16.120 | Spring 2003 | Graduate

Compressible Flow


Course Meeting Times

Lectures: 2 sessions / week, 1.5 hours / session

Concepts Addressed

Fundamentals of compressible fluid dynamics and application to external and internal flows. Quasi-one-dimensional channel flow, extensions, and analysis of multi-dimensional flows in nozzles, diffusers, and inlets. Forces, moments, and loss generation resulting from compressible fluid flow interactions with aerodynamic shapes in subsonic, supersonic, transonic, and hypersonic flight, shock waves, and vortices. Disturbance behavior in unsteady compressible flow.

Learning Objectives

Students will be able to:

  1. Describe assumptions, physical meaning of terms and to utilize key relationships for compressible flow, speed of sound, isentropic and non-isentropic flows, and potential and rotational flows;
  2. Calculate the effect of area change, shaft work, heat addition, mass addition and friction on flow states in a compressible channel flow, including effects on mass flow capacity and flow regime;
  3. Characterize quantitatively the behavior of velocity and density non-uniformities in an unsteady compressible flow including their evolution in fluid system components;
  4. Estimate the lift and drag for basic aerodynamic shapes in compressible, inviscid flows.

Measurable Outcomes

Students will be able to:

  1. Describe the assumptions and physical meaning of terms in the equations of motion for continuum flow;
  2. Define quantitatively the regimes of applicability of quasi-one-dimensional channel flow theory;
  3. Define quantitatively what it means for a flow to be considered “compressible”;
  4. Define quantitatively effects of swirl and flow non-uniformity on maximum flow per unit area in a channel;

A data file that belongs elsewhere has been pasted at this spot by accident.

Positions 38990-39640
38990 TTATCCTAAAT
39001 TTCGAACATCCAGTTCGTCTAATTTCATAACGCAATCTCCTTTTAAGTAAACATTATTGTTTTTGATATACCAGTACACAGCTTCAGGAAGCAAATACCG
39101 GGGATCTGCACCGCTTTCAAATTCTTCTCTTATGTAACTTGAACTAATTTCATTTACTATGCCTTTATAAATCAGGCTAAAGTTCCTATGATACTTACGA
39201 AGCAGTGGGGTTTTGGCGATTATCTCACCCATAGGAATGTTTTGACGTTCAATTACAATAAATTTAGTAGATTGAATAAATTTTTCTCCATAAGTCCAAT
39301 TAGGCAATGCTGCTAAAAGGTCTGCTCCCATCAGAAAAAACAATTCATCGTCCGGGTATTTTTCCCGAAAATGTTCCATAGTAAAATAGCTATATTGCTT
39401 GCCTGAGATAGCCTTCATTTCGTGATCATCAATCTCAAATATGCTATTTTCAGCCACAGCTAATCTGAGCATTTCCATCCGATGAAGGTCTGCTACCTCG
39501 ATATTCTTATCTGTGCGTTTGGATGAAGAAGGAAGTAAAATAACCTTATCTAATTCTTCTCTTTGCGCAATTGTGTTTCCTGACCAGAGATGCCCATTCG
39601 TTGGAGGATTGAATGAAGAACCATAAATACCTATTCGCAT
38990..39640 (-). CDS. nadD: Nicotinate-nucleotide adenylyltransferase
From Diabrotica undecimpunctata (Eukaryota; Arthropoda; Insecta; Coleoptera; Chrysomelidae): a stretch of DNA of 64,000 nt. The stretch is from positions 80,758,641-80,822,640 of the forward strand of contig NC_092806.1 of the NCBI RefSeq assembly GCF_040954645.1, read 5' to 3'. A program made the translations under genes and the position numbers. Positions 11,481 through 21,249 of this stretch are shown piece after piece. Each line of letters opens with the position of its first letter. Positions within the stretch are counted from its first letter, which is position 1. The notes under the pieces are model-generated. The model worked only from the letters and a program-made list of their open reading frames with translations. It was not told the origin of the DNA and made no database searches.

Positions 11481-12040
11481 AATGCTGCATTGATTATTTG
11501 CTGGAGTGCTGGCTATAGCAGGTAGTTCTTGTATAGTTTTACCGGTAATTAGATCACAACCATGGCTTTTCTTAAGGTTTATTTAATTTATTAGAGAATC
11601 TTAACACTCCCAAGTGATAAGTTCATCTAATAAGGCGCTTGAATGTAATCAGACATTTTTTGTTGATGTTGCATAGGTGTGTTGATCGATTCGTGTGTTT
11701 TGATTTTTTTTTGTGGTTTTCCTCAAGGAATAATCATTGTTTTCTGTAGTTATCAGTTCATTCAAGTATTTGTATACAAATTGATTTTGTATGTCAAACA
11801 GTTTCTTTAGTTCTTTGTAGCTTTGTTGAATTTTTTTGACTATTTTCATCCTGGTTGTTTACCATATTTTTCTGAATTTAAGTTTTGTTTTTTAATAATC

5. Explain the starting behavior of supersonic diffusers and inlets;
  6. Characterize quantitatively the links between flow angle and pressure changes in a supersonic flow and the differences with subsonic flows;
  7. Define the conditions for, and effect on flow state of the different types of discontinuities that occur in a compressible flow;
  8. Describe expressions for and explain the link between vorticity generation and gradients in shock strength;
  9. Use the Method of Characteristics to analyze a variety of internal and external flows: airfoils, inlets, nozzles, and jet flows;
  10. Use the Method of Characteristics to design optimum inlets, nozzles, and wind tunnels;
  11. Define the similarity principles that apply to compressible flows;
  12. Calculate the lift and drag over simple aerodynamic shapes in compressible, inviscid flows.

Quizzes/Problem Sets

There are approximately six problem sets, an oral mid term exam, and an oral final exam.


Prof. Z. S. Spakovszky
Prof. W. L. Harris

Class Exercises

The lectures are held twice a week for 1.5 hours per session.

Course Info

As Taught In
Spring 2003
Learning Resource Types
Problem Sets